The back-and-forth underscores a central tension in California’s labor movement: Unions represent just 16% of the state’s more than 15 million workers — a steep decline from the 1950s, when more than 40% of California’s workforce was unionized. A group of Newsom’s advisors recently argued the state should help workers form unions to reduce inequality and improve job quality. But would that help? And will workers re-embrace unions in an increasingly tech-based economy? CalMatters’ California Divide team answers those questions and more in a comprehensive explainer exploring labor’s role in California in the 21st century.

Meanwhile, another battle between labor and business groups is heating up ahead of a Sept. 30 deadline that marks the end of California’s expanded sick leave program, CalMatters’ Sameea Kamal reports. Business groups say they can’t afford to extend the pandemic policy any longer; employees say they can’t afford to take time off without pay and don’t want to endanger others by coming into work sick.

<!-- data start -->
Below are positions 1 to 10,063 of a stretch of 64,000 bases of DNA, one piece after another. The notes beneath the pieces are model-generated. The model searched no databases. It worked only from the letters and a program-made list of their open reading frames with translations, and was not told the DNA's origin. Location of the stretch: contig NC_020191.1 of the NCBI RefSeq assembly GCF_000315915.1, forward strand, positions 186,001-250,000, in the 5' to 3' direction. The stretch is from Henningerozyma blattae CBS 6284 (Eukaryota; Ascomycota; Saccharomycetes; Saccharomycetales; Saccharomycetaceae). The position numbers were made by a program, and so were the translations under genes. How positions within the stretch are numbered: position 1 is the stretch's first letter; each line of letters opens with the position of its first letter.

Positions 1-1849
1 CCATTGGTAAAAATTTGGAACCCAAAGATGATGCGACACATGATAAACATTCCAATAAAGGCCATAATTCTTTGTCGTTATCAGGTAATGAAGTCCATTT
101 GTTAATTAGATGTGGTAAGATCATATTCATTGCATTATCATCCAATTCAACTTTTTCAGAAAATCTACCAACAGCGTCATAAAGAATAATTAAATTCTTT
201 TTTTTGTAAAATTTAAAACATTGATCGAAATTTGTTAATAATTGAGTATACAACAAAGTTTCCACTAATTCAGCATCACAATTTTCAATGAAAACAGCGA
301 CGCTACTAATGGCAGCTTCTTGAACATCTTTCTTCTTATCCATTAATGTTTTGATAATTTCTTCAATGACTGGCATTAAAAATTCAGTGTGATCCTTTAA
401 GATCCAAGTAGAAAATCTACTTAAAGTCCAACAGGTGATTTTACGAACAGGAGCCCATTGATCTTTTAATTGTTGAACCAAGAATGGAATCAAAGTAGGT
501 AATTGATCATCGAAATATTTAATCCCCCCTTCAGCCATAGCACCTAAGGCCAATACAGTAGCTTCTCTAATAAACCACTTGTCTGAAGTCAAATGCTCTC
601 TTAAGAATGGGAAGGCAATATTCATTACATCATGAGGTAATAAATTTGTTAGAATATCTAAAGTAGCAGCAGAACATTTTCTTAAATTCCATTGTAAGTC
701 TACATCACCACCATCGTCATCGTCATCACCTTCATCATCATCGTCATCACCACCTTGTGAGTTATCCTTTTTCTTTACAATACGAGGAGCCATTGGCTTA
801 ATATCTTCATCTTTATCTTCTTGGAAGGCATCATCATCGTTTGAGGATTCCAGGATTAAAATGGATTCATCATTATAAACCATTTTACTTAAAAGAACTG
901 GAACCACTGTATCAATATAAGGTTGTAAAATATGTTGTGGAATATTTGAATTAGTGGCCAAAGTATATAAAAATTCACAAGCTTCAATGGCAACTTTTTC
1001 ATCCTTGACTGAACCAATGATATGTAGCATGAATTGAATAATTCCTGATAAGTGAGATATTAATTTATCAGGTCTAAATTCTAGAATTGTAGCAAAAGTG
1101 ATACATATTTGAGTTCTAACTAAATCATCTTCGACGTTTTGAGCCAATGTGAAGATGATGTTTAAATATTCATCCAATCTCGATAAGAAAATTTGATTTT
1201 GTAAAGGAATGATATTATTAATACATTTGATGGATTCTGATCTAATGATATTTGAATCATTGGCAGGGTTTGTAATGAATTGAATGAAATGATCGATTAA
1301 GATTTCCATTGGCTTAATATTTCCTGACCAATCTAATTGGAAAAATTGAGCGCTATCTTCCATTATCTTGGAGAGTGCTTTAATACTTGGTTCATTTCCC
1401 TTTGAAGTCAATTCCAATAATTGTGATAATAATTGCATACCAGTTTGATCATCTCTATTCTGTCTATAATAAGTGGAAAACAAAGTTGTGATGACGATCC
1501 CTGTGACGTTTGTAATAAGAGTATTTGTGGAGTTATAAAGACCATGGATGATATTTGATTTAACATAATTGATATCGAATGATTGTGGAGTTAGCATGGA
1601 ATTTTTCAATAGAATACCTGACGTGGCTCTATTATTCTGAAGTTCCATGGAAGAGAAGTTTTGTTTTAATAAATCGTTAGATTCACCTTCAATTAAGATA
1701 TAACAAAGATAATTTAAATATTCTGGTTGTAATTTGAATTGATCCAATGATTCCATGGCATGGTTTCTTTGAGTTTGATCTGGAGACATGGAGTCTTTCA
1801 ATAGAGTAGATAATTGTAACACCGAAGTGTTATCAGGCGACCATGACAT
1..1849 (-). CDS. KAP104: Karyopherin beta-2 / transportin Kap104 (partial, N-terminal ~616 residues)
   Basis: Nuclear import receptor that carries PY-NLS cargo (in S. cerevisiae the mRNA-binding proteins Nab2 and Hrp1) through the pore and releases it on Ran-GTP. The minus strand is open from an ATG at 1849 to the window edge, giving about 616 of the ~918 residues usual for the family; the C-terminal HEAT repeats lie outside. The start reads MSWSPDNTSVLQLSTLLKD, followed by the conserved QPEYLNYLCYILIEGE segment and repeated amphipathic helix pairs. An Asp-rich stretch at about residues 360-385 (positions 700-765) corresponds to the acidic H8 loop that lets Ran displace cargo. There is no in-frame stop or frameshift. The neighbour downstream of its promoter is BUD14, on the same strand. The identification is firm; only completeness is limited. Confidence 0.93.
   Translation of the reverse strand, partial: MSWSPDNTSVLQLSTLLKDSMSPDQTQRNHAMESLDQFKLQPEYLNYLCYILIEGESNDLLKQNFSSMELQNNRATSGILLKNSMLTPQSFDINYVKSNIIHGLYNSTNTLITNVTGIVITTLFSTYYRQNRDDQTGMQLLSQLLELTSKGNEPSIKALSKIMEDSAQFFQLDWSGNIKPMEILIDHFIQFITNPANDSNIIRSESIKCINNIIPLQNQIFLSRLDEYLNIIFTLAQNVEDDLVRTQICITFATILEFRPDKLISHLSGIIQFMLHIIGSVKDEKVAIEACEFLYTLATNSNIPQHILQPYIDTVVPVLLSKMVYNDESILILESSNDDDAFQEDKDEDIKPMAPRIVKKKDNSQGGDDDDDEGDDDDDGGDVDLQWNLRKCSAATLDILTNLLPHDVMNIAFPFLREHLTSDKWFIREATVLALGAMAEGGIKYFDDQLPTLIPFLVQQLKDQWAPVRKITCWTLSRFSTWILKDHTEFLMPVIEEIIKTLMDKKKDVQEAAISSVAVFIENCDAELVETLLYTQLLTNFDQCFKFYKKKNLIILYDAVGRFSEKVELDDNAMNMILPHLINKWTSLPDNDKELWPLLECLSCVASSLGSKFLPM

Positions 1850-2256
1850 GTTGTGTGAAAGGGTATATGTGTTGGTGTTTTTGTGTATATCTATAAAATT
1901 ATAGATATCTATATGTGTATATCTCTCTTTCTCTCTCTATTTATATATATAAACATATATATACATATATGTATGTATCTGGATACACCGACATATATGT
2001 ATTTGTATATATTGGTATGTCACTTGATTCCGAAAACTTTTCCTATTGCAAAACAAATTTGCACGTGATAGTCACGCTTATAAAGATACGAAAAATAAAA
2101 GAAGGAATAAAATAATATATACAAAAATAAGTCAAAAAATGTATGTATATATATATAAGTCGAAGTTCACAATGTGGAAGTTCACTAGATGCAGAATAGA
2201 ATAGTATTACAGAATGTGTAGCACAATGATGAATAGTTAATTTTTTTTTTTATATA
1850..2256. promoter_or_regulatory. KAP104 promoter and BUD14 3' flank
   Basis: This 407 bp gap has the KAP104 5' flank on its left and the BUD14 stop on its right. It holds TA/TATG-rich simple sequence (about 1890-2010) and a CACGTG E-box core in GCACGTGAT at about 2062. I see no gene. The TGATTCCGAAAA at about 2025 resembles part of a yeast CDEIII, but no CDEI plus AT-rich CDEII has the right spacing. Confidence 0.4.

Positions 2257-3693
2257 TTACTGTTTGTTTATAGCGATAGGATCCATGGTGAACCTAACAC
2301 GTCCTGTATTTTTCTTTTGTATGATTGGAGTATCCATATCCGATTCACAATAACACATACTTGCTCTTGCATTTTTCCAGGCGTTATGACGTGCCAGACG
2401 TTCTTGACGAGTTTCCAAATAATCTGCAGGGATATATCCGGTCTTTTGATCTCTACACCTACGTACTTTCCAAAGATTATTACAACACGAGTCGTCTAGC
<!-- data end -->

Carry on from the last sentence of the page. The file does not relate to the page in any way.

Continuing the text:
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The coronavirus bottom line: As of Tuesday, California had 4,434,696 confirmed cases (+0.1% from previous day) and 67,774 deaths (+0.2% from previous day), according to state data. CalMatters is also tracking coronavirus hospitalizations by county.

California has administered 48,792,111 vaccine doses, and 69.5% of eligible Californians are fully vaccinated.

Plus: CalMatters is tracking the results of the Newsom recall election and the top 21 bills state lawmakers sent to Newsom’s desk.